Sans Toit ni Loi (Vagabond) (Without Roof or Rule)1985
Sans Toit ni Loi (Vagabond) (Without Roof or Rule) (1985)
Sans Toit ni Loi (Vagabond) (Without Roof or Rule) Photos
as Madame Landier
as Tante Lydie
as Assoun (the vineyard worker)
as le premier motard
as le camionneur
as Le demolisseur
as la jeune fille e la pompe
as le vieux aux allumettes
as le jaune homme au sandwich
as le garagiste
as Le petit monsieur blen-mis
Critic Reviews for Sans Toit ni Loi (Vagabond) (Without Roof or Rule)
The road movie takes a somber turn in this austerely beautiful 1985 French drama by Agnes Varda.
A masterpiece, clearly one of the finest films in many a year.
Agnes Varda's sturdy neo-realistic social study of a fiercely individualistic young woman, who happily lives a hobo's life on the road in France, is nothing short of a masterpiece.
Vagabond doesn't ask its main character to explain herself, and that attitude makes all the difference.
A striking film -- one that feels like it was made at least 10 years earlier -- and, I must note, a fairly depressing one.
Audience Reviews for Sans Toit ni Loi (Vagabond) (Without Roof or Rule)
Pursuing the roads for purpose, meaning, and acceptance. A subjective examination of a pernicious interpretation of freedom, Vagabond is an Agnès Varda character examination that simply observes and appreciates, mostly dependent on the outstanding performance of a young Sandrine Bonnaire as Mona Bergeron. Outstanding.
it's a beautiful film, perhaps a little too poetic in it's view of homelessness. definite tones of' 'into the wild' in other characters' envy of the heroine's freedom. i loved how varda framed shots but was a little annoyed at characters breaking the fourth wall. sandrine bonnaire is excellent, well worth a watch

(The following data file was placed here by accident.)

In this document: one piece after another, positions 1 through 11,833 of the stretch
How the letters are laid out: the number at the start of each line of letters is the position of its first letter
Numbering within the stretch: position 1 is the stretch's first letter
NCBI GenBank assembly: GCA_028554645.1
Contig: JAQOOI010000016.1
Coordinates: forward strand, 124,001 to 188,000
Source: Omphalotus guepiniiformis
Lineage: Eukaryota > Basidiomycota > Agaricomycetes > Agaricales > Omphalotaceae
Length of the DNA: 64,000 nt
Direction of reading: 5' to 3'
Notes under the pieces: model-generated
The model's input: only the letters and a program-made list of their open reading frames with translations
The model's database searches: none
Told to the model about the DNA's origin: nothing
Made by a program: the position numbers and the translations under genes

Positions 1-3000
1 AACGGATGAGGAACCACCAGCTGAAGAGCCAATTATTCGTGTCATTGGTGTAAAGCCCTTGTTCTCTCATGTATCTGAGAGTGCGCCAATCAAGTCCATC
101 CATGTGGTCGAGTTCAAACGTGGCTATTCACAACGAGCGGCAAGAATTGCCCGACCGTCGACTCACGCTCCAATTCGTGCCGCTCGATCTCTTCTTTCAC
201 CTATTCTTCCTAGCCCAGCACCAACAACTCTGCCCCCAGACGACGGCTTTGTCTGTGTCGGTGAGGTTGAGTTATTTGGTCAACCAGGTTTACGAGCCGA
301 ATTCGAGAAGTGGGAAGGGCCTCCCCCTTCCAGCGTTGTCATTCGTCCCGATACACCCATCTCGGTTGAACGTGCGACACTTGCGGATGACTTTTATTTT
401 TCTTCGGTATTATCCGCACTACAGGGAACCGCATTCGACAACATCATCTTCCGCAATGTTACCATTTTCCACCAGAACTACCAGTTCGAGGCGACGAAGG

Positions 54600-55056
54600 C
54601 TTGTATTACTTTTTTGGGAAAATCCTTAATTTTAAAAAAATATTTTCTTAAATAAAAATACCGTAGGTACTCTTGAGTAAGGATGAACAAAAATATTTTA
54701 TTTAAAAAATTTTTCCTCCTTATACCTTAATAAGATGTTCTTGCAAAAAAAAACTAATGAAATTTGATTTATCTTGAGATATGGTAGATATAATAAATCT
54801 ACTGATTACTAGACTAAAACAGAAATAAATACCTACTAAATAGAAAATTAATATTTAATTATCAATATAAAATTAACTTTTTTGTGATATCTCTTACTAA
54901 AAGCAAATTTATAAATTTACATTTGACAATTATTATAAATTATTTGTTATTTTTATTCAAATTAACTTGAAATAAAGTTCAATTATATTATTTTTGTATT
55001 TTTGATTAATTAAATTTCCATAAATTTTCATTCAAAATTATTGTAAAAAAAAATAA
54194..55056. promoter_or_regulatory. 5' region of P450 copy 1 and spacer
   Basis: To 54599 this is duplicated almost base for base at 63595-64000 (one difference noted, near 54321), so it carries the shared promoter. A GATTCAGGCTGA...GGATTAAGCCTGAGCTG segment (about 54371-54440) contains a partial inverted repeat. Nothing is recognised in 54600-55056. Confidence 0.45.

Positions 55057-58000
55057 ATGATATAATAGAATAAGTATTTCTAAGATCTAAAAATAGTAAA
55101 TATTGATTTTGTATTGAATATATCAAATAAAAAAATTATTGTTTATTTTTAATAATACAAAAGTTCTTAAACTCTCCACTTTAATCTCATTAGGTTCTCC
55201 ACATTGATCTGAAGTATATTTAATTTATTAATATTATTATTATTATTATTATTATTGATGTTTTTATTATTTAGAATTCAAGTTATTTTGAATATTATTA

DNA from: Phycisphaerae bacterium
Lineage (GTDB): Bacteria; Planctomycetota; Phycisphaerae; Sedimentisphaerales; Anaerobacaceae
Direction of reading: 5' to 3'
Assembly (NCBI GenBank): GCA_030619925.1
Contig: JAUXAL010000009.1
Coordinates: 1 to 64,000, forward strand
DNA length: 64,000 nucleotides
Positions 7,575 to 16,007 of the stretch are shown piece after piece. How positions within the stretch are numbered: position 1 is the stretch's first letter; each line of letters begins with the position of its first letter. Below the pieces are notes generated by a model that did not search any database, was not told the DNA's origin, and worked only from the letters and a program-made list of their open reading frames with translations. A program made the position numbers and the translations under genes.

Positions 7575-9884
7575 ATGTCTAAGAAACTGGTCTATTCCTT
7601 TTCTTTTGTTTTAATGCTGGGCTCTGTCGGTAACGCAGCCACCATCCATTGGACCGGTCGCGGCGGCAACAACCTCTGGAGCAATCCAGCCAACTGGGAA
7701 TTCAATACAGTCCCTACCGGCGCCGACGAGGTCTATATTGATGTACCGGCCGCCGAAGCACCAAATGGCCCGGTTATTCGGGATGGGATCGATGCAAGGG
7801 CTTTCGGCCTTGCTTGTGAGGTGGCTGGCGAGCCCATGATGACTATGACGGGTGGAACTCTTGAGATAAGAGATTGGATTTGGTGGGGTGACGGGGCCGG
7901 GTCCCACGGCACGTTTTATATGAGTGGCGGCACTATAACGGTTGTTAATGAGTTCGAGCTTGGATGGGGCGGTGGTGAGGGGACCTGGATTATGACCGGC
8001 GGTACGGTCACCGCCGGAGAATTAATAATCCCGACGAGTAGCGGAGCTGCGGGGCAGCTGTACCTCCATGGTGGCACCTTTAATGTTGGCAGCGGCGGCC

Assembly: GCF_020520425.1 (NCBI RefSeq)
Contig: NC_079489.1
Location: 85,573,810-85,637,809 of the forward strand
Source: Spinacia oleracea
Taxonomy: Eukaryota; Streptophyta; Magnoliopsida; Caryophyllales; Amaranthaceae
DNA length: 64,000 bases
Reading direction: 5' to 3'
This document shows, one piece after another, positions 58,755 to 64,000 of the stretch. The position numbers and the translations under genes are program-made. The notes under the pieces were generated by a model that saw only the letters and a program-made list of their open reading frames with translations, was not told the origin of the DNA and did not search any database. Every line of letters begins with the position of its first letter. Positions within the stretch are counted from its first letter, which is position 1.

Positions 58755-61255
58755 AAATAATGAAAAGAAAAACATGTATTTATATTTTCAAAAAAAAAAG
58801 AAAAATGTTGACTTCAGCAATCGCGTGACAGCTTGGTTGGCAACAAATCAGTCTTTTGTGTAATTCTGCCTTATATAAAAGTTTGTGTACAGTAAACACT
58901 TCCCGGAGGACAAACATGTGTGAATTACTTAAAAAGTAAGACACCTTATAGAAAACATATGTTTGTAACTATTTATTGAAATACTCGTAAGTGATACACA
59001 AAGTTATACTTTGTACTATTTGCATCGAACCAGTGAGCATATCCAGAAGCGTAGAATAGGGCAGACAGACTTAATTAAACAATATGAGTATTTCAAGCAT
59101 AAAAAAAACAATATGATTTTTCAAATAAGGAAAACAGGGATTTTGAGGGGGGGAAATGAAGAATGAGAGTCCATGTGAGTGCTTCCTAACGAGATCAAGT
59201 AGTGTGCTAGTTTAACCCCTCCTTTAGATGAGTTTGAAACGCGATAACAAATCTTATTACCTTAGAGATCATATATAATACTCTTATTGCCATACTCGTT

A teenage girl is found frozen to death in a ditch on a winter morning in rural France. Through flashbacks and interviews, the rest of the film shows the audience how she got there. It's not a happy or pretty story, but it's a story worth experiencing. The film follows this young woman, named Simone "Mona" Bergeron, as she travels on foot across Southern France. We watch as she encounters others such as herself, and others who are not like her at all. She drinks too much, uses drugs, has sex seemingly indiscriminately, seems to have no goals or plans other than life on the road. She reveals a few desires along the way, such as wanting to have a potato farm and wanting a relationship with someone, but when both opportunities present themselves, she does not make use of them. We are never told any more about her, where she is from, if she is running away or running to, and from or to what. The people who knew her along the way discuss her only in the barest of details, in that they don't know any more than we do about her. There are several scenes of people judging Mona based on her outward appearance. Yes, they are correct in some instances, but somehow they still come across as clods for thinking that way. I've always found Southern France to be beautiful, with its quaint towns, wide fields of lavender, grapes and sunflowers, and fountains. However, in director Agnes Varda's hands, this open landscape turns into something desolate and unfriendly, cold to all but the most privileged of its citizens, but yet still beautiful. It is very much a metaphor for Mona's life. With the exception of a few characters -- Madame Landier the agronomist, Yolande, Jean-Pierre and his delightful old aunt Lydie -- only Mona is given any real screen time. Sandrine Bonnaire won a Cesar (the French Academy Award) for her portrayal of this down-and-out young woman. She was only 18 at the time, and she does a wonderful job of making Mona both sympathetic and distasteful -- we are told she smells bad, she is lazy and rarely it seems that she appreciates the things people do to help her. But yet you still want her to succeed, even though we know from the very beginning that she won't. Bonnaire resembles a young brunette Jeanne Moreau, so much so that I researched to see if there was any familial connection (I didn't find anything.) You might want to save this film for another time if you are feeling in any way down or lonely. But don't forget about it. You may be saddened, but you won't be disappointed.
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